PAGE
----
Throughout his life, the doctors would solemnly explain that he was unlikely to make it to two years of age, and then, that he would not see his fifth birthday, and so on. When he was in his teens, they told him he would, at some stage, need a kidney transplant. They also explained that the potential recipient list was long and the donor list was short, so we, his immediate family, should all consider becoming related living donors (RLDs).

Just after my husband, Rodney, and I got married, I mentioned to him that my brother would be needing a donor’s kidney, and that, because I was only in my early twenties, I would probably be more suitable as a donor than my parents. Naturally, he was taken aback.

Not long after our first child, John was born in 1988, Christopher’s kidney function deteriorated to such an extent that the need for a transplant became imminent. My parents and I went for compatibility testing to establish our suitability as donors.

Mom’s results showed she was compatible, but that her kidneys were not functioning as well as they should, so she would need both her kidneys. Meanwhile, Dad’s results indicated he was a carrier of hepatitis, so he was not able to donate.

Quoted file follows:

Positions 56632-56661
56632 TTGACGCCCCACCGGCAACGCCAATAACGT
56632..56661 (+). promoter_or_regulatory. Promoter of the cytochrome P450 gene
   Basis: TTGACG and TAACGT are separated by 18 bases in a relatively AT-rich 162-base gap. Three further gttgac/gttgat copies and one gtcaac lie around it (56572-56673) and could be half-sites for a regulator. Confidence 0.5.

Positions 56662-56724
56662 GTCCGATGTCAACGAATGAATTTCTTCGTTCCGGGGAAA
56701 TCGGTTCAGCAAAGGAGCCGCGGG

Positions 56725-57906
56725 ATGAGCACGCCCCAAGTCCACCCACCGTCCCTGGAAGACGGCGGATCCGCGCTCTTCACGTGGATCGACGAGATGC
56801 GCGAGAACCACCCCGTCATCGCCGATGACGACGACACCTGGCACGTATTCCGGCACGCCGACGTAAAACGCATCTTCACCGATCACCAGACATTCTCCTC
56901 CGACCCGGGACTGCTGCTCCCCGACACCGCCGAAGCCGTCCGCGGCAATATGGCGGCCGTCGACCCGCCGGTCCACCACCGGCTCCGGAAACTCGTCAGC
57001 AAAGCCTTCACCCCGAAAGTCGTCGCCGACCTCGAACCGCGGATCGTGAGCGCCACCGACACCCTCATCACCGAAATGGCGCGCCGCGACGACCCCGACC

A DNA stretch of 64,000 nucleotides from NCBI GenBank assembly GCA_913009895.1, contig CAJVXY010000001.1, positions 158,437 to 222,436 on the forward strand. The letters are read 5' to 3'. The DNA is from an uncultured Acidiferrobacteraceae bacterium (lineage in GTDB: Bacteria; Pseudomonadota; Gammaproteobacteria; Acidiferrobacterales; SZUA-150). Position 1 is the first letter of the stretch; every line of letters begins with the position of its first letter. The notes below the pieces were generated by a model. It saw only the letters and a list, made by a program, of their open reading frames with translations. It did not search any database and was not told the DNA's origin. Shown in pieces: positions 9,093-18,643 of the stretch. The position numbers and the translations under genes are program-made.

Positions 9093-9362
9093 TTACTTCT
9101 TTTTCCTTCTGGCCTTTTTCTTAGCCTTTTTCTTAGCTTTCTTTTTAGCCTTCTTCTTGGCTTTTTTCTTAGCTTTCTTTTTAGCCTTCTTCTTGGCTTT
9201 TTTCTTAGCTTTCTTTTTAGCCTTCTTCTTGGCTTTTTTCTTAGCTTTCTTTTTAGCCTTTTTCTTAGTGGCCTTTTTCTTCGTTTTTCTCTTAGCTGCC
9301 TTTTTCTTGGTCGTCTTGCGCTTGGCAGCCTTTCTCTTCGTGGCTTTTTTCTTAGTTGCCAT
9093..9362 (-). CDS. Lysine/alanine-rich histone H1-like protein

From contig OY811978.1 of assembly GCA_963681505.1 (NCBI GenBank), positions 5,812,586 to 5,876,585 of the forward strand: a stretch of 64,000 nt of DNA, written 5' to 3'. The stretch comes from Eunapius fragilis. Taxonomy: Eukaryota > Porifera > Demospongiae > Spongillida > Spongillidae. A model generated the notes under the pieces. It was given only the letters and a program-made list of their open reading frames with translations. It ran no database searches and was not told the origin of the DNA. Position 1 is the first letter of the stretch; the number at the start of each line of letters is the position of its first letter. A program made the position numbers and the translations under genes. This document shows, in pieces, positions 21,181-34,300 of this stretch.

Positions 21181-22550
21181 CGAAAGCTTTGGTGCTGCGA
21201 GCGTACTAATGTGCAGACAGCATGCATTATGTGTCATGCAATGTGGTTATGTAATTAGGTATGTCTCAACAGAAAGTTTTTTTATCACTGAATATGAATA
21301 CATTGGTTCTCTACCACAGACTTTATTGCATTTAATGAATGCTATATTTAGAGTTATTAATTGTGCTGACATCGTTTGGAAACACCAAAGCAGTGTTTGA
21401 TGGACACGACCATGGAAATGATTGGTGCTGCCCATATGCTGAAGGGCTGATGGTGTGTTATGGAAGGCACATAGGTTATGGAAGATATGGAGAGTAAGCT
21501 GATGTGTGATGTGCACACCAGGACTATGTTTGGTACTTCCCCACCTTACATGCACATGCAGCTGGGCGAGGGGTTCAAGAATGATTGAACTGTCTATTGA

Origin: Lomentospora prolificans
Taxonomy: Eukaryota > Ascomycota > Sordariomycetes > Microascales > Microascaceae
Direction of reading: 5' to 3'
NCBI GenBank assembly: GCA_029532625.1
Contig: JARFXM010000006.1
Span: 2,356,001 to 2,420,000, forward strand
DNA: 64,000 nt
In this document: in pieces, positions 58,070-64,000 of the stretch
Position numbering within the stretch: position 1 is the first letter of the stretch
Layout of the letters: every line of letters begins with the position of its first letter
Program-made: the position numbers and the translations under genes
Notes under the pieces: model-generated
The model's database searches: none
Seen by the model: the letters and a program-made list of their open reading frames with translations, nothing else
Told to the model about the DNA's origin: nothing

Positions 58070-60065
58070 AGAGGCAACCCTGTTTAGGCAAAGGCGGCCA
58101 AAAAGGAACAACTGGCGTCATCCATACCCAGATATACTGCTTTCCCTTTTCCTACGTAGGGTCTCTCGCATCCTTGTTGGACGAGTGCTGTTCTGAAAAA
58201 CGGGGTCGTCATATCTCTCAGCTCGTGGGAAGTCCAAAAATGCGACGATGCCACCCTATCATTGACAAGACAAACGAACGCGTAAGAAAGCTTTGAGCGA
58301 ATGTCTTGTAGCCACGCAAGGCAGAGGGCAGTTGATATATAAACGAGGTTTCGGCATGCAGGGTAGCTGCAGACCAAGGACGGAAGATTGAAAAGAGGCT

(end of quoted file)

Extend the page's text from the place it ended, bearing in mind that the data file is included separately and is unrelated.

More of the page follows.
My results, on the other hand, showed that Chris and I were 100% compatible, almost as if we were identical twins. The doctors were overjoyed and told us that this was practically unheard of. I was both pleased and horrified.

Suddenly this was becoming a reality and I was scared. I was not yet 25, had a baby under a year old, and wanted to have another baby, so Rodney and I decided not to donate. It was the hardest decision I had ever made. I was sure my parents were upset, and that my brother would hate me. He did not hate me, of course, but must have been horribly disappointed. He was subsequently placed on the transplant list for deceased donors. 

One night in 1989, I was chatting to Rodney about how sick my brother had become. (He was having radiotherapy to suppress his immune system, in order to reduce the risk of rejection should a new kidney become available, and the radiotherapy as well as the failure of his kidneys, was making him very ill. 

I said to Rodney that Christopher would surely die before a kidney became available. With that, the two of us realised that we had to donate one of my kidneys to Chris. I remember jumping up and calling my mother with the news. She burst into tears of joy and concern for me, and when my brother and dad heard, they were also overjoyed.